Managing Director of the World Bank Dr. Mahmoud Mohieldin reaffirmed the World Bank’s commitment to support Sri Lanka, not only financially but in arranging opportunities to tap into the knowledge resources of the World Bank Group, as the country prepares to move from a low income to a middle income status.
“Sri Lanka's continued progress towards upper middle income status is critically dependent on a productive and highly skilled labor force, which is contingent on modernizing the education and health systems,” he said, acknowledging Sri Lanka’s achievements in the education and health sectors.
“As it becomes a middle income country, Sri Lanka will face a new set of challenges, including ensuring very high quality education in computer and financial literacy and managing the demographic transition in a way that challenges are turned into opportunities, and maximizing the country benefits from the peace dividend," he said.
The World Bank’s Managing Director visited Sri Lanka last week to get a first hand view of the country’s achievements, challenges and potential.ﾠ He was accompanied by Ms. Diarietou Gaye, World Bank’s Country Director for Sri Lanka, and a team of officials from Washington and the local country office.
Dr. Mohieldin met with President Mahinda Rajapaksa, Economic Minister Basil Rajapaksa, Central Bank Governor Nivard Cabraal, Treasury Secretary P. B. Jayasundera, and other senior officials to discuss how the World Bank can support the government to realize the country’s ambitious development goals as articulated in the Mahinda Chintana. He discussed a new partnership approach of sharing ideas and knowledge that is based on the initiative of democratizing development – a concept laid out by Mr. Robert Zoellick, President of the World Bank Group.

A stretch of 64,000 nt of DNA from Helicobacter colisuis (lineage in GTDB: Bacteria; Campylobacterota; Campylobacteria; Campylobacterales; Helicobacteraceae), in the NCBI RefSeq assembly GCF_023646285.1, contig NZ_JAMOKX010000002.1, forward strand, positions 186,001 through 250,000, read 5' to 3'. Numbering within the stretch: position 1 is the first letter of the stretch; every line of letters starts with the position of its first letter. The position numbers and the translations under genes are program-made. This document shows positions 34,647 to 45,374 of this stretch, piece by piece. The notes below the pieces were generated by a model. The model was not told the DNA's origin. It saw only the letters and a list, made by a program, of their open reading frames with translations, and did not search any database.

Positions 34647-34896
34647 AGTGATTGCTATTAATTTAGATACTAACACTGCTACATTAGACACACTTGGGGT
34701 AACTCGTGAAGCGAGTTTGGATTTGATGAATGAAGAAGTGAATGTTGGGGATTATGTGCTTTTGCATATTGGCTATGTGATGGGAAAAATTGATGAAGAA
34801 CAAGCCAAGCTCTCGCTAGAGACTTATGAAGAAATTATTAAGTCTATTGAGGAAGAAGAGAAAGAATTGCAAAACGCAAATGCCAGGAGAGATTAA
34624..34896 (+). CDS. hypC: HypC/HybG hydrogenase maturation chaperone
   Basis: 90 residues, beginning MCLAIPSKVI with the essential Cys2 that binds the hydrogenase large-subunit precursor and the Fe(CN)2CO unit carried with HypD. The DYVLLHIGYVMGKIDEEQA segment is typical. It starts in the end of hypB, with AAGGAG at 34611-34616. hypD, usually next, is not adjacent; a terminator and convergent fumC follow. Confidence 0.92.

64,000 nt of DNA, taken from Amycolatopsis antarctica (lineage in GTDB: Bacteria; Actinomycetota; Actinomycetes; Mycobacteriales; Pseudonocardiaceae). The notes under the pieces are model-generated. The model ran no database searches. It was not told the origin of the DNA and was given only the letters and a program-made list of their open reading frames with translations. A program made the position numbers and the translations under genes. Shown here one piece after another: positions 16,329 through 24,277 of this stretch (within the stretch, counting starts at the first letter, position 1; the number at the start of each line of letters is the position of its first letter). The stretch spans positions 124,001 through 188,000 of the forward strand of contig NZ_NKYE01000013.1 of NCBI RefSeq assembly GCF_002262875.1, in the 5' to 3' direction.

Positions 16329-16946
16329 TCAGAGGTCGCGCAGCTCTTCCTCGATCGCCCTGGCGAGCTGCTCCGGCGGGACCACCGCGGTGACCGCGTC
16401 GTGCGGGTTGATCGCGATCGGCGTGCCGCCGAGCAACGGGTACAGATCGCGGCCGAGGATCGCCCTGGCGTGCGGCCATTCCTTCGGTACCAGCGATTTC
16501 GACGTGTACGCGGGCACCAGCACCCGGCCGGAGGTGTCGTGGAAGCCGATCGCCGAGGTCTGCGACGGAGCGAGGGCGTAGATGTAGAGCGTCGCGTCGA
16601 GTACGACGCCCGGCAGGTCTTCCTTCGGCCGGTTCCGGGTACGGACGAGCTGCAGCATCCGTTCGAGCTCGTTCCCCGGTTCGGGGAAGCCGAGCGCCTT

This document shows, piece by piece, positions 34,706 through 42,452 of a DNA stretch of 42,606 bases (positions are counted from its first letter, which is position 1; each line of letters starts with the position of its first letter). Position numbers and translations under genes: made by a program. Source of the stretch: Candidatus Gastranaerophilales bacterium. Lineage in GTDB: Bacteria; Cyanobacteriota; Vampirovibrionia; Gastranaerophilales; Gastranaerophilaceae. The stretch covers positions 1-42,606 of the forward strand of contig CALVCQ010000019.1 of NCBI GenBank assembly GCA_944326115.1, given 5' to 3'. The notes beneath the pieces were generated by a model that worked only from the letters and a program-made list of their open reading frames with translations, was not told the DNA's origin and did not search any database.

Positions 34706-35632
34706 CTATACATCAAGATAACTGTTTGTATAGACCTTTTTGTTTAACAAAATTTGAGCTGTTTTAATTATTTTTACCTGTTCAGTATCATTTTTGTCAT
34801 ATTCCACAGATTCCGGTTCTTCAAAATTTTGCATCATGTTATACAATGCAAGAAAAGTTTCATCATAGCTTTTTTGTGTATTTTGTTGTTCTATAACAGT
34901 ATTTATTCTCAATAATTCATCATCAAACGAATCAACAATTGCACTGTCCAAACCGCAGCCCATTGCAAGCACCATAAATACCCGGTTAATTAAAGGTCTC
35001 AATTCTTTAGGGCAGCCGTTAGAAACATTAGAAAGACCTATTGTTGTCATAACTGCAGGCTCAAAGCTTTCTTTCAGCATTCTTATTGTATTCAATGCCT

During his stay, Dr. Mohieldin visited hospitals and schools in Nuwara Eliya, a World Bank supported Water Supply and Sanitation Project, and held discussions with the local community.
Visiting a tea plantation in Thalawakele, the Managing Director acknowledged the impressive entrepreneurial talent in positioning Sri Lankan tea in the export market and the growing importance of corporate social responsibility adopted by Sri Lanka’s business sector. In Colombo, he had discussions with representatives of the private sector, NGOs and Think Tanks.
In his interactions with a cross section of people of Sri Lanka, he observed a sense of pride and passion in the country’s development vision laid out in Mahinda Chintana.